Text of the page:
Splintered Justice: Living the Horror of Mass Communal Violence in Bhagalpur and Gujarat captures the anatomy of a communal riot.
Kuldeep Kumar in The Hindu
[…] Based on interviews with victims and witnesses of Bhagalpur and Gujarat riots, what Warisha Farasat and Prita Jha have written goes to reinforce the terrible realisation that criminal justice system in our country has largely failed, and the bureaucracy and the police have been, to a large extent, politicised and communalised. It is the same heart-rending story of how FIRs were either not registered or, if registered, heavily doctored by the police persons themselves, how investigation was conducted that often led nowhere, how witnesses were intimidated or eliminated and how justice was not only delayed but often denied. The governments of the day watched over these manufactured incidents of mass violence without doing much to control the situation. Post-riot relief was often selectively distributed. The two detailed accounts of the Bhagalpur and Gujarat riots also bring out the oft-ignored reality of gender violence being used as a weapon of communal violence.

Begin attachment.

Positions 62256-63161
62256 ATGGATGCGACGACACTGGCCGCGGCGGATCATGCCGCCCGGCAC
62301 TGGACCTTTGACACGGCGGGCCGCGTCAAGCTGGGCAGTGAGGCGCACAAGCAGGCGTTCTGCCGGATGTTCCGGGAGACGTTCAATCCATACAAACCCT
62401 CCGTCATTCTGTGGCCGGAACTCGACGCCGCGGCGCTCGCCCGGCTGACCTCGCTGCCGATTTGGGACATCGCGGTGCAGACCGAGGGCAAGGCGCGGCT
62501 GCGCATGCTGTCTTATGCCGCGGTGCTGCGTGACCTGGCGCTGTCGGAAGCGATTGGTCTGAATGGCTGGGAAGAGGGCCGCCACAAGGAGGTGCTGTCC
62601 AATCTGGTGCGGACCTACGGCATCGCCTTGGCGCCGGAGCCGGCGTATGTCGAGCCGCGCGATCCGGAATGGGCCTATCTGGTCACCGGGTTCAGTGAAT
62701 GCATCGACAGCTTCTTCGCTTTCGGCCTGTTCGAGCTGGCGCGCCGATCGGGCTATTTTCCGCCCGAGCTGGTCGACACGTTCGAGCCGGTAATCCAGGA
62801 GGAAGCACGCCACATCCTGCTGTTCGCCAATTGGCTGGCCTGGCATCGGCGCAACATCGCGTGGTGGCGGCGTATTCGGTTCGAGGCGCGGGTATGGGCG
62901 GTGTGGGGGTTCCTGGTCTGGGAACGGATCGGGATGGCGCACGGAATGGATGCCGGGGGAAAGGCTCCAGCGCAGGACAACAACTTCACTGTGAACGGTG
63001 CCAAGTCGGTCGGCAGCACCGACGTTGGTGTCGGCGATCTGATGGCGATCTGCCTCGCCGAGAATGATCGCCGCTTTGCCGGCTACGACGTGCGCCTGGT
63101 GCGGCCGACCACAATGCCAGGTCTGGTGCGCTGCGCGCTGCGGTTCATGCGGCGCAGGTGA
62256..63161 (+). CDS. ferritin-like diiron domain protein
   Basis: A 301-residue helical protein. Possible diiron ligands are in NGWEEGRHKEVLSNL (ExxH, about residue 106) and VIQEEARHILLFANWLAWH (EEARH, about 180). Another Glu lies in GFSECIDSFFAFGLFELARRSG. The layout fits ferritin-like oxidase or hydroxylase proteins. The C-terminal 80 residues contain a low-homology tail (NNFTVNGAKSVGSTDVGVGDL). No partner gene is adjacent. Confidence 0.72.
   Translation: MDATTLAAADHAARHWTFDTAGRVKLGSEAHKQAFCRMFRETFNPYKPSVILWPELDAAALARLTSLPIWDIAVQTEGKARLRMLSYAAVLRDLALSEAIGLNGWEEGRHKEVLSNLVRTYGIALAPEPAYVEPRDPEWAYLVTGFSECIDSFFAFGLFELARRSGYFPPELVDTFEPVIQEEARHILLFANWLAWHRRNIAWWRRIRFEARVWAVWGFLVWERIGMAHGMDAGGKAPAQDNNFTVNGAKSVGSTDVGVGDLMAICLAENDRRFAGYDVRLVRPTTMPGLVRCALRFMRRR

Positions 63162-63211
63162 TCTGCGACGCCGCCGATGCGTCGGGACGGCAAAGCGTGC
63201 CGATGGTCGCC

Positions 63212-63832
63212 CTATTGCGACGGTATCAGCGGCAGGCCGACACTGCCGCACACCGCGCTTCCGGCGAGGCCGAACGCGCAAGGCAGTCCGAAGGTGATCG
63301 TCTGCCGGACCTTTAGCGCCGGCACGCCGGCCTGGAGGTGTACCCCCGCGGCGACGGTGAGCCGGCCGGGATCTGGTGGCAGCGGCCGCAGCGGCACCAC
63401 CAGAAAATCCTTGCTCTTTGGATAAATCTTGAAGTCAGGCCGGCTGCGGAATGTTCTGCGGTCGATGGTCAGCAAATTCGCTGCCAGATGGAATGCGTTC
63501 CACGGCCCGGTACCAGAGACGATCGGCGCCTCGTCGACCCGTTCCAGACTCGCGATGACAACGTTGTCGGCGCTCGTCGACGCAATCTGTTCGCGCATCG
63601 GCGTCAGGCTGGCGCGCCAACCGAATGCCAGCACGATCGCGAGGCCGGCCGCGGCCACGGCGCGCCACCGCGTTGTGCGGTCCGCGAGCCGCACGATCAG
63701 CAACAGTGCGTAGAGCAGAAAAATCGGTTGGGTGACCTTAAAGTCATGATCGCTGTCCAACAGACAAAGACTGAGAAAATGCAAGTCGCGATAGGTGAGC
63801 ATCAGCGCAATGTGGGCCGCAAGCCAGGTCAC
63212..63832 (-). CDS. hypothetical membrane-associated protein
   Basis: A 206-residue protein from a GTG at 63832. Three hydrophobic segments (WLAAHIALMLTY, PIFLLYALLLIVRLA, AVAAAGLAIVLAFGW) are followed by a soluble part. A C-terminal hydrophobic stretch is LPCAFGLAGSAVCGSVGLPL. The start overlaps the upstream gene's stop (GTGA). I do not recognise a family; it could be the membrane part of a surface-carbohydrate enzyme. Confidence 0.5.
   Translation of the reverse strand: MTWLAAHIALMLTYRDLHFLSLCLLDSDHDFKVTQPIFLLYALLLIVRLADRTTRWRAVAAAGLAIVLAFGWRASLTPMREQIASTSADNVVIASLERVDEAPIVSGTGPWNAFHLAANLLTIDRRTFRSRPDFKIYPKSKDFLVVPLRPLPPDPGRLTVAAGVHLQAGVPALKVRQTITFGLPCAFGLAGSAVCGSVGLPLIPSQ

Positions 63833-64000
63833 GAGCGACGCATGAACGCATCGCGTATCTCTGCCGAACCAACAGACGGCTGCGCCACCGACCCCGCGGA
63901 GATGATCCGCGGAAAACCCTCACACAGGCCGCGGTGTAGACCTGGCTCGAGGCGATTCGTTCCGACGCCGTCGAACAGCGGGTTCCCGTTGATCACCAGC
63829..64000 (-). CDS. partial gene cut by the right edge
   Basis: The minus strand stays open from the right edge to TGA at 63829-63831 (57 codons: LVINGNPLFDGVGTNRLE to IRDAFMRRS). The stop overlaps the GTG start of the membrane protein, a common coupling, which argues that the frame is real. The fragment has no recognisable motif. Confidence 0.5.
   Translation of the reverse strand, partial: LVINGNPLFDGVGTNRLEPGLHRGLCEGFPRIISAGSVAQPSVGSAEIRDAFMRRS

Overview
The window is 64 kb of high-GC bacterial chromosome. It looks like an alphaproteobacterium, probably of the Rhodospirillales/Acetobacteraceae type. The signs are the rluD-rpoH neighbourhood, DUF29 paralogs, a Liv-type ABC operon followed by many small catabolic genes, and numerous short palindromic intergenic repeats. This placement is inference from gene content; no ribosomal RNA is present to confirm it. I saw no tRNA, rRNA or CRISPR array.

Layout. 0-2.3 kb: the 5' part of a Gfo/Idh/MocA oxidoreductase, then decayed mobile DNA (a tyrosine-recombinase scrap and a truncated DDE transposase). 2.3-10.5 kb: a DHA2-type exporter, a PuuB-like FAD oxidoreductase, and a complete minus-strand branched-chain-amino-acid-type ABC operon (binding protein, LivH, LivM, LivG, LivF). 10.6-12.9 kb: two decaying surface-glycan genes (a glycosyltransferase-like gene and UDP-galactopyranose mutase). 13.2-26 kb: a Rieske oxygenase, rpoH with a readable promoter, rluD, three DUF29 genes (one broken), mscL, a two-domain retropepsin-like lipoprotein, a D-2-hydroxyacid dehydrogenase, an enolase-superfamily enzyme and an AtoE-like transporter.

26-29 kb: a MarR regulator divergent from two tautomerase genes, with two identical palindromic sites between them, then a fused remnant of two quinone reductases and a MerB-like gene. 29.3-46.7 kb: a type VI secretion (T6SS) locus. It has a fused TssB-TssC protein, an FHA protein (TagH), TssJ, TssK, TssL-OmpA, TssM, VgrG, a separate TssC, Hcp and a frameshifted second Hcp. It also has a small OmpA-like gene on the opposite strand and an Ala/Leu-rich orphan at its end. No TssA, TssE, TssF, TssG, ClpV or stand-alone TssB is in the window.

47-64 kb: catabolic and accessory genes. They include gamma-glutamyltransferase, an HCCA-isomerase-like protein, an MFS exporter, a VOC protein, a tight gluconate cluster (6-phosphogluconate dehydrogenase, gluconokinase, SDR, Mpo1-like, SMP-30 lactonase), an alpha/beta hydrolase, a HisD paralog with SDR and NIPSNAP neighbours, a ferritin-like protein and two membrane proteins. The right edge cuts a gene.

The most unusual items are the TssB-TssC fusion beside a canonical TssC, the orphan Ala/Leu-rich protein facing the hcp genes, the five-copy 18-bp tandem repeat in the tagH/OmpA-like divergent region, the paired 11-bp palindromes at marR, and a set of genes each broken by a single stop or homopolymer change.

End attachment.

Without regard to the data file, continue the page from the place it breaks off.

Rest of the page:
As Harsh Mander and Navsharan Singh ask in their introduction, “did the governments in Assam in 1983, Delhi in 1984, Mumbai in 1992-93, and Gujarat in 2002 or Kandhamal in 2008, fail to prevent slaughter and arson because they lacked sufficient powers or legal muscle?” The obvious answer is an emphatic ‘No’.
Warisha Farasat and Prita Jha have made a valuable contribution to the growing literature on communal riots in India through their first-hand interviews with those who bore the brunt of these massacres. Reading through these accounts is an eye-opening experience. It is an experience that shakes the very foundations of one’s belief in human goodness but also makes one better prepared to face the grim reality.
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